After getting every possible treatment, five-year-old Garrett’s doctors had to tell his parents the bad news. There was no hope for the little boy. His rare form of pancreatic cancer was going to take his life. His parents Ryan and Emilie Matthias had no choice but to watch and support their son for nine months while he battled and fought against the cancer that continued to eat away at his body despite the best cancer treatments money could buy.
On the day that the doctors had to tell Garrett’s parents the bad news, they were devastated. But through the entire ordeal, Garrett proved to be a champion. He never lost his sense of humor throughout the entire cancer-treatment process, which goes to show you just how powerful he was in his heart.
Throughout the ordeal, Garrett loved to play jokes and pranks on the doctors and nurses who were administering his life-saving treatment. Just because they were there to save his life and stop his cancer from spreading did not mean that they couldn’t do the work with a smile on their face. But more often than not, it was Garrett who made them laugh and smile when you’d think it would be the other way around.
When the family from Iowa learned that Garrett was not going to beat pancreatic cancer, they knew that they had to talk to their son about the reality of the situation. They did not want him passing away without knowing the truth – that the cancer was going to kill him. But since he was just five-years-old, they needed to approach the conversation carefully. They never explicitly told Garrett that he was going to pass away or that he would need to have a funeral, but they were able to extract his wishes by a simple hypothetical exercise.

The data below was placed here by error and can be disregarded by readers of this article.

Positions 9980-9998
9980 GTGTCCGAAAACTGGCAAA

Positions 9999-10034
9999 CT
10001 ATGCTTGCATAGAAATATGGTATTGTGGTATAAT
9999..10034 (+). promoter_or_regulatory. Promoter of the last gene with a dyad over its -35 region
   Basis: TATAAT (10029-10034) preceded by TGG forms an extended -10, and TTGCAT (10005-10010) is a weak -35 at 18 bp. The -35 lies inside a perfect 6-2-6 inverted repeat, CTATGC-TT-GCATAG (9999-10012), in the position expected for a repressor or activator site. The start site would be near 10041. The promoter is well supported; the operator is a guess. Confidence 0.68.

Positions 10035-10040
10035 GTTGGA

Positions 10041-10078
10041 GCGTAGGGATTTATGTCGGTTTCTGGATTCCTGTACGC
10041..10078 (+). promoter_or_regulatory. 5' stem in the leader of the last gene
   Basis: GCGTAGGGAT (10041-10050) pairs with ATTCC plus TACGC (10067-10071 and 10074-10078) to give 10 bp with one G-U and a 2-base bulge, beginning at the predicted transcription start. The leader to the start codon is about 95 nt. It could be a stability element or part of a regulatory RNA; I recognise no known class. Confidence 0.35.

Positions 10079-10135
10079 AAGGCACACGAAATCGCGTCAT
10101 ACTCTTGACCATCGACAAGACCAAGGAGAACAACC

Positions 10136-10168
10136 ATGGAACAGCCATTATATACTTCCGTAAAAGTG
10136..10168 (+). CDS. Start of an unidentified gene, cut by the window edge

Emilie told WHO-TV, “We had a lot of conversations around ‘When I die, I want to do this.'”
Despite it all, Garrett died in July 2018. It was a devastating loss for everyone who knew him.
“I’d say things like, ‘When I die, I want to turn into a star,’ “Emilie said. “He’d say, ‘I want to be burned like in “Thor,” and then I want to become a gorilla.’ ”
When it came to the obituary, they channel Garrett as much as they could.
“We really tried to use his words, and the way that he talked,” Emilie said. “Garrett was a very unique individual. What I really didn’t want was for his obituary to be ordinary and to have a really sad funeral. We’ve cried oceans of tears for the last nine months.”
It included a lot about his love for his sister and his love for superheroes.
“The things I love the most: Playing with my sister, my blue bunny, thrash metal, Legos, my daycare friends, Batman and when they put me to sleep before they access my port. Things I hate: Pants!, dirty stupid cancer when they access my port, needles, and the monkey nose that smells like cherry farts…I do like the mint monkey nose like at Mayo Radiation and that one guy that helped me build Legos (Randy).”
What do you think about this boy’s obituary?
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